20 (1-8) - moves the unit in the desired direction as indicated by the movement compass at the bottom right of the screen ( 1-9 for alternate keypad users). (A)dvance sets the unit to advance into a square vacated by the retreat of enemy unit(s) in front of the advancing unit. To be eligible to advance, that friendly unit s fire or melee combat must have caused the enemy unit to retreat. As this is a toggle, if the ADV: flag is already set to Y, pressing the A key again will set it back to N (see section 6.42). (D)irection permits you to change the facing of the accessed unit (see section 6.36). (F)ire calls up the Fire Menu which permits the giving of fire commands (see section 6.41). (G) changes the cavalry auto-retreat toggle (see section 6.434). For infantry units and artillery units, it changes the unit s Road Mode status from Normal to Road (see section 6.351). (H) Increases the number of skirmishers out by 25% of the total skirmishers in the unit until 100% is reached. Once 100% are out, pressing the H key again resets the % out to 0% (see section 6.354). (I)nverse allows the accessing of a higher level of organization to give certain fire orders to all units of that formation. A sub menu allowing you to select NO PLOT or NO FIRE orders for the entire organization. Units accessed may be from regiment through army (see section 6.41). (J) highlights the accessed unit s objective square (refer to section 5.0). (K) orders skirmishers out of the unit. If the skirmishers are already out, they are then ordered back in by this command. This also causes the SKRM number on the Infantry Command Menu to be highlighted. (M)elee plots the unit to melee any enemy units in the square that the unit faces. If the unit is already under orders to melee, pressing this key will order the unit NOT to melee (see section 6.42). (N)ext accesses the next friendly unit in the Order of Battle (see section 12.1). (Q)uit exits from the unit to the Cursor Menu (see section 6.1).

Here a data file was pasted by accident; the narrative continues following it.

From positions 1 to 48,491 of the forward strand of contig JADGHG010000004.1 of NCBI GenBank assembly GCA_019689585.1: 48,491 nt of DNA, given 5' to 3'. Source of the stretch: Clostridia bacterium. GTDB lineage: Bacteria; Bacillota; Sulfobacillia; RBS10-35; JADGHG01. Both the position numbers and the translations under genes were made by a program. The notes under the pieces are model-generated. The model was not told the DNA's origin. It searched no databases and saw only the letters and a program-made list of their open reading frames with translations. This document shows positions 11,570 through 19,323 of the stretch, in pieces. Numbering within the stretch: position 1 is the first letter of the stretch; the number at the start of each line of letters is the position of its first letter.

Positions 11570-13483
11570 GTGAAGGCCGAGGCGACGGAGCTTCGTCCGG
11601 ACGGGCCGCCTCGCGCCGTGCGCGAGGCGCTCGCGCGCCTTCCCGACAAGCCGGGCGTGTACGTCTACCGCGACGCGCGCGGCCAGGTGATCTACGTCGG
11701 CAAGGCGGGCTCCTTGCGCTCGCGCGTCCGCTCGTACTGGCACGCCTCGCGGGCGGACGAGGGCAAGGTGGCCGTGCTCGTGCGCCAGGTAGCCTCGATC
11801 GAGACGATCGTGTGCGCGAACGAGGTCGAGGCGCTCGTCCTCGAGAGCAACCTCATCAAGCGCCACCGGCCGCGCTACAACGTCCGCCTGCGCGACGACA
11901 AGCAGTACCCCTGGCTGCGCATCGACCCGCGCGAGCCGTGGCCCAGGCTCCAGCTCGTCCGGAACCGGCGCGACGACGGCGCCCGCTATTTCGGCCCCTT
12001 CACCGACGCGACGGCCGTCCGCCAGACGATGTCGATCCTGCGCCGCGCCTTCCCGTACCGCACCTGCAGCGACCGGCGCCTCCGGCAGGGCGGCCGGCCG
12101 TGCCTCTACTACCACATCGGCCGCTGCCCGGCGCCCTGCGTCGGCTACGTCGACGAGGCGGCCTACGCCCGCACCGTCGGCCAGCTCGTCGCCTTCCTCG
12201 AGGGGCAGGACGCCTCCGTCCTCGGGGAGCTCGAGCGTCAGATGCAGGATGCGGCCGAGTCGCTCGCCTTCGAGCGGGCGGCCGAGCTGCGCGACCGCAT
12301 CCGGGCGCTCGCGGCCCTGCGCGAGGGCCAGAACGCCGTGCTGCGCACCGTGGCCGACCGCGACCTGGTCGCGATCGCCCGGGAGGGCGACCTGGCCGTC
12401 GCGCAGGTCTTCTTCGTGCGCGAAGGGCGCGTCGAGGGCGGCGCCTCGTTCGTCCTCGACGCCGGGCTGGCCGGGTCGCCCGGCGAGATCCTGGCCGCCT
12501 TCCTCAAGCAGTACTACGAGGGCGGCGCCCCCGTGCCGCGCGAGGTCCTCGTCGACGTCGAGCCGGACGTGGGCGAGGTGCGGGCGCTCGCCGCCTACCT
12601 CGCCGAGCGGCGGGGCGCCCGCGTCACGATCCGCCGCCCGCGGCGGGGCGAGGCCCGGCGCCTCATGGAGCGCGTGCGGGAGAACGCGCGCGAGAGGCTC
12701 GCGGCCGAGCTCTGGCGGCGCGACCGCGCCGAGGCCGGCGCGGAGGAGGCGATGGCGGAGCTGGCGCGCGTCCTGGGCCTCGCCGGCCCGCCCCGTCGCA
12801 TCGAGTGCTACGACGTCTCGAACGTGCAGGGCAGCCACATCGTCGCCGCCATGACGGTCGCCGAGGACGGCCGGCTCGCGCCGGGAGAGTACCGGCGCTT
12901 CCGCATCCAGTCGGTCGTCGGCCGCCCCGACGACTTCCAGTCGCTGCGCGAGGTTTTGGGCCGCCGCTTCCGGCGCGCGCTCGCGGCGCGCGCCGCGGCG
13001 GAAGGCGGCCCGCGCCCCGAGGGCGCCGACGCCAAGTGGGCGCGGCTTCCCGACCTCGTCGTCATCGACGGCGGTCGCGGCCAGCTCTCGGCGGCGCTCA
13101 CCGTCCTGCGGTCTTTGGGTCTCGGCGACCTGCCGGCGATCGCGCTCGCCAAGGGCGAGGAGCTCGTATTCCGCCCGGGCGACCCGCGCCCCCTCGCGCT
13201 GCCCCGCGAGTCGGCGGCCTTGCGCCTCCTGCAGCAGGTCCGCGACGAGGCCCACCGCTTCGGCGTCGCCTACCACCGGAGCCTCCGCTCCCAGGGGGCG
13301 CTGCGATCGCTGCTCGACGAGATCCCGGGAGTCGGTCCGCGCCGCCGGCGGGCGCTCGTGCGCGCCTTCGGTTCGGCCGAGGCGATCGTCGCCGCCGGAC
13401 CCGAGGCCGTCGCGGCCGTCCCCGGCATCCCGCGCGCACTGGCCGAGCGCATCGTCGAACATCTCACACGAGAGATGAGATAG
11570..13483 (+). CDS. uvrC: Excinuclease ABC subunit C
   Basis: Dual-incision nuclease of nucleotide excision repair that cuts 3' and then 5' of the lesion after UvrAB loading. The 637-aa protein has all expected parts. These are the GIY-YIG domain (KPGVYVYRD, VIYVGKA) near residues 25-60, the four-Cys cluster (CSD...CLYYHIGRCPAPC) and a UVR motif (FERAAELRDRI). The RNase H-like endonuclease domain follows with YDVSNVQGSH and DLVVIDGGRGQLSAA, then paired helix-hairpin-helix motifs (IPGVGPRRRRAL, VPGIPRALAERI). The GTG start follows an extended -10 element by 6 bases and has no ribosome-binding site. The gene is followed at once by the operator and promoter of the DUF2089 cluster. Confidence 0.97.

21 (R) switches the unit between frontline status and non-frontline status (see section 6.341). (S)elect formation allows you to change formation for the unit in question. The types of formation available to the unit will be automatically listed and offered to you (see section 6.35). (SPACE BAR) switches between the Command Menu pages for the currently accessed unit. This is a toggle so hitting the SPACE BAR again will return you to the 1st page of the Command Menu (see section 6.32). (T)errain removes the unit shapes from the map allowing you to examine the terrain underneath. (U)nder allows you to access the next unit in the square. If selected when there is only one unit in a square, there will be no response. (V)iew highlights all squares that the currently accessed unit can see and fire at with its weapons (see section 6.41). (W) highlights all victory squares on the map, first for one side and then for the other. (X) force marches the unit, adding 1 OP point at a cost of adding 6 Fatigue points. (Z) aborts all of the orders given to the currently accessed unit since its most recent access. If you (Q)uit a unit and then pick it back up, you may not abort any previously given orders (see section 6.32) COMMAND MENU INFORMATION AREA Infantry Information Area Here is a sample Infantry Information Area: FR 1/12/3 LN INF BATT. DIR:3(3) MEN 0 SKRM AM:7 FL:N MUS OP:11 FT:0 EFF:60 ADV:N MEL:N RIDGE (2) X,Y:6, 10 NO PLOT